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announcer: sunday night on "af terwords," "notes on from abroad." >> there is a big question, why had i never thought this was a form of propaganda? where was this conflict coming from and what was the job it was doing for individual americans and i think that, you know, one thing i realized that took me a long time to realize in fact was that the very language we use when we talk about a foreign country had been kind of
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determined for us a very long time ago because we tended to look at muslim countries in the east as where they catching up with us or were they behind us you from beingts able to see the country on its own terms. night on: watch sunday cspan2's booktv. >> now, u.s. trade representative robert lighthizer talks about the trump administration's trade philosophy, the status of the talks, and trade organizations. >> good morning everybody.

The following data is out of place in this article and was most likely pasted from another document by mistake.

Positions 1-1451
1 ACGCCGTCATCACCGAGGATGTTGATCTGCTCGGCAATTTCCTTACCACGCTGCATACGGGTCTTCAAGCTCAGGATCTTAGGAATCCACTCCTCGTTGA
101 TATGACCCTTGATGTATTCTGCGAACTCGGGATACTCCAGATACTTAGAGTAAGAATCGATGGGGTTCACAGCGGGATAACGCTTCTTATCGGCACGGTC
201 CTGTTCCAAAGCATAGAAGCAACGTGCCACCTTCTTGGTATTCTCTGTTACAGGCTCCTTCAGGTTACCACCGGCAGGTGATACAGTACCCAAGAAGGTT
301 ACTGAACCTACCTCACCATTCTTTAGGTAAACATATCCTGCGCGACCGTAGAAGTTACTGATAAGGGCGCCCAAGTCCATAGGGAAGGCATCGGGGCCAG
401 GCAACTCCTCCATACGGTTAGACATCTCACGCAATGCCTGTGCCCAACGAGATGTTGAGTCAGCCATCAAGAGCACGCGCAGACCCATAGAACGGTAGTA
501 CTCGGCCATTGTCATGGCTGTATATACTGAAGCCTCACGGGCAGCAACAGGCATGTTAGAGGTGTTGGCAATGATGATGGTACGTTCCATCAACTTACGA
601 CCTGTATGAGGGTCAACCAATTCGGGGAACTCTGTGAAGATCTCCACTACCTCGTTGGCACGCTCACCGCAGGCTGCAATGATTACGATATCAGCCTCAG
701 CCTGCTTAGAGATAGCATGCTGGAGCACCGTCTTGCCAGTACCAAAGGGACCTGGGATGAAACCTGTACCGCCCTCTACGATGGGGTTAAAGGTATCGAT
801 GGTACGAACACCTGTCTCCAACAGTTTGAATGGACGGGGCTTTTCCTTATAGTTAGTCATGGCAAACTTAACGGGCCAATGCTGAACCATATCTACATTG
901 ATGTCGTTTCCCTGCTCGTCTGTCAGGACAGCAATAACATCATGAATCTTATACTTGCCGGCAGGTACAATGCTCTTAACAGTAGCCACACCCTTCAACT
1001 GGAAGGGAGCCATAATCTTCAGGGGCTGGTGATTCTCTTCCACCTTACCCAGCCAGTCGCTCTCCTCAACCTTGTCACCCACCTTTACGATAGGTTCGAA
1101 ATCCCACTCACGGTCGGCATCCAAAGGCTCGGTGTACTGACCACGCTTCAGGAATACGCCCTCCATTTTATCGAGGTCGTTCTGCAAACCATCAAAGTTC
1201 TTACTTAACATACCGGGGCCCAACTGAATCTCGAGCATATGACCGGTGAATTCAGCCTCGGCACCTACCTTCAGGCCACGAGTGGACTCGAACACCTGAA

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we are delighted to have you here. a wonderful way to start our monday. an active intellectual program. we are very delighted to have ambassador lighthizer here today. he is working on issues that are more topical than any i can recall in the last 15 years which accounts why so many people want to beer. he can so many people are here i know everybody is going to want to have questions. a question, fill out the card you got when you came in and that way we can make sure we don't get lectures and people ask questions. that is one of the advantages. we are able to get a broader diversity of questions. so when you have a card filled out with a question, lift it up. we will have runners to pick them up from you. scott miller will make sure we get the best and most questions to the table as possible. i am responsible for everybody here. if something happens, i will ask you to follow me.